Right main bronchus

The trachea bifurcates into the right and left main bronchi at the level of the carina, supplying air to the right and left lungs respectively. Each main or primary bronchus enters the hilum of its lung and gives rise to secondary lobar bronchi, which further divide into tertiary segmental bronchi supplying the bronchopulmonary segment.

Gross anatomy

The right main bronchus is wider, shorter and courses more vertically when compared to the left main bronchus 1,2. It is approximately 2.5 cm long and reaches the root of the right lung at the level of T5, lying inferolateral and posterior to the right pulmonary artery.1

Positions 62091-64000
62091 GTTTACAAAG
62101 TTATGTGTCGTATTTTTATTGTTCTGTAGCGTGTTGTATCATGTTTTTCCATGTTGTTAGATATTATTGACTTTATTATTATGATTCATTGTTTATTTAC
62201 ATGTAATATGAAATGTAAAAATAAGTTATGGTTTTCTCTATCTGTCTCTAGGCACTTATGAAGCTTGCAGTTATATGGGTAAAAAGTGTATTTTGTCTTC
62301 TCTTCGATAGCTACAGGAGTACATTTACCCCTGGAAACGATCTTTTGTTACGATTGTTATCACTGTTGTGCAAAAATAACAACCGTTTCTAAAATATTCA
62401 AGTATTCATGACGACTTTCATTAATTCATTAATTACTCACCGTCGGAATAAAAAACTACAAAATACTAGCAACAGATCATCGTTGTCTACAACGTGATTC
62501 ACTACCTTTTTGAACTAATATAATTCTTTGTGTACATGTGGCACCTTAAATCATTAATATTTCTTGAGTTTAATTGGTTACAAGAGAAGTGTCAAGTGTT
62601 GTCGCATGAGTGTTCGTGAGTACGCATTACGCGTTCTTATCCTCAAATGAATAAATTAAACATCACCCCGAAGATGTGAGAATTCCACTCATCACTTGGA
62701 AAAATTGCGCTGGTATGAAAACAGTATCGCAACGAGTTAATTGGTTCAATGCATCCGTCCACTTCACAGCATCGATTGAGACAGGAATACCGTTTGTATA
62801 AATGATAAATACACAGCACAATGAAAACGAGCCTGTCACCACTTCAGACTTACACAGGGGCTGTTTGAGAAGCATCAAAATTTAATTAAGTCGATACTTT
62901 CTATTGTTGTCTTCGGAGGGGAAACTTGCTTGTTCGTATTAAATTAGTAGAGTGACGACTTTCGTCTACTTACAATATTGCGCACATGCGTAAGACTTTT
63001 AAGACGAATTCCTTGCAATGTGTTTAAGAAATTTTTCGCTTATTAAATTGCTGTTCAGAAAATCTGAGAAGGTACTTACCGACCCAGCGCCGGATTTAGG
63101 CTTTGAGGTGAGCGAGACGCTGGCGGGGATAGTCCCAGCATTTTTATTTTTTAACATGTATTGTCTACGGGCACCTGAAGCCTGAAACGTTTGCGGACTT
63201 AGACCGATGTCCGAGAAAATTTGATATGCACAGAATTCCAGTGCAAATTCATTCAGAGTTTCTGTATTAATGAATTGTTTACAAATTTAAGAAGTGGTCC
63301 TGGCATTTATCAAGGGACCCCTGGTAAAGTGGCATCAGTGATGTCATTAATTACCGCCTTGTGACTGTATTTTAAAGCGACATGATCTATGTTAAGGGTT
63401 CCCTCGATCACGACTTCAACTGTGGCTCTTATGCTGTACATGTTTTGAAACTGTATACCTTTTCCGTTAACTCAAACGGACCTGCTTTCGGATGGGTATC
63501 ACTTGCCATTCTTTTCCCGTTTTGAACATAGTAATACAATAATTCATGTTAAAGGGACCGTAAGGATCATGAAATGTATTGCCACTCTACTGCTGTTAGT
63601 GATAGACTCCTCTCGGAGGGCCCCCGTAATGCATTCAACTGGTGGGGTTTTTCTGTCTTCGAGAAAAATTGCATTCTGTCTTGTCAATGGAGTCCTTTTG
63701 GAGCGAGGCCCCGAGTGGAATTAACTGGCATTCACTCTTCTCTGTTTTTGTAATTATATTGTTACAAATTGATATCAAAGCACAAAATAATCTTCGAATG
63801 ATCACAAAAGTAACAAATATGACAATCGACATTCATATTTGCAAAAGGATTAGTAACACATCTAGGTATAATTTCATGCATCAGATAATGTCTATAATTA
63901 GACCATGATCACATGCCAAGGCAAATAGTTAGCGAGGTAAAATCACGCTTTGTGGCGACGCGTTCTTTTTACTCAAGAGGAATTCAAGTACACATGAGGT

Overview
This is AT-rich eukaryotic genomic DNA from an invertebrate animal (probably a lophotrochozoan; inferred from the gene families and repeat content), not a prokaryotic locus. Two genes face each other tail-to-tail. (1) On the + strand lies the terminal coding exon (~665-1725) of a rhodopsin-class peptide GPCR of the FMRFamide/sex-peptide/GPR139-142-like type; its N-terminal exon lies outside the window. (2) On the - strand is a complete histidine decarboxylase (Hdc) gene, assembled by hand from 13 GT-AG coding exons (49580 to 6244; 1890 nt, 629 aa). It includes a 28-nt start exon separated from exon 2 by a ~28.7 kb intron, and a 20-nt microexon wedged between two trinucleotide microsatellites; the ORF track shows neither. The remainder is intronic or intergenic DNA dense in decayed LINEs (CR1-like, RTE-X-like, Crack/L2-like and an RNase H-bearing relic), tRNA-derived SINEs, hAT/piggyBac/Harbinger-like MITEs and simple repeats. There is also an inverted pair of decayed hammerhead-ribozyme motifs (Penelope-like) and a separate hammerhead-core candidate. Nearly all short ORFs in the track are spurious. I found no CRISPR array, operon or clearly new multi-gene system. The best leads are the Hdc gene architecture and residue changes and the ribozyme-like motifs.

It gives rise to three lobar bronchi, initially bifurcating into right upper lobe bronchus and bronchus intermedius.1 Bronchus intermedius further divides into right middle lobe and lower lobe bronchi.1


At right pulmonary hilum:

  • superiorly: arch of azygos vein
  • inferiorly: right pulmonary veins
  • anteriorly: right pulmonary artery (pulmonary veins anterior to pulmonary arteries)
  • posteriorly: oesophagus (azygos vein posterior to oesophagus)
Blood supply

Right main bronchus is supplied by one single right bronchial artery.2 It arises from one of the following origins:

Variant anatomy

Thoracic anatomy
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Article Information

rID: 45645
System: Chest
Section: Anatomy
Tag: cases
Synonyms or Alternate Spellings:
  • RMB

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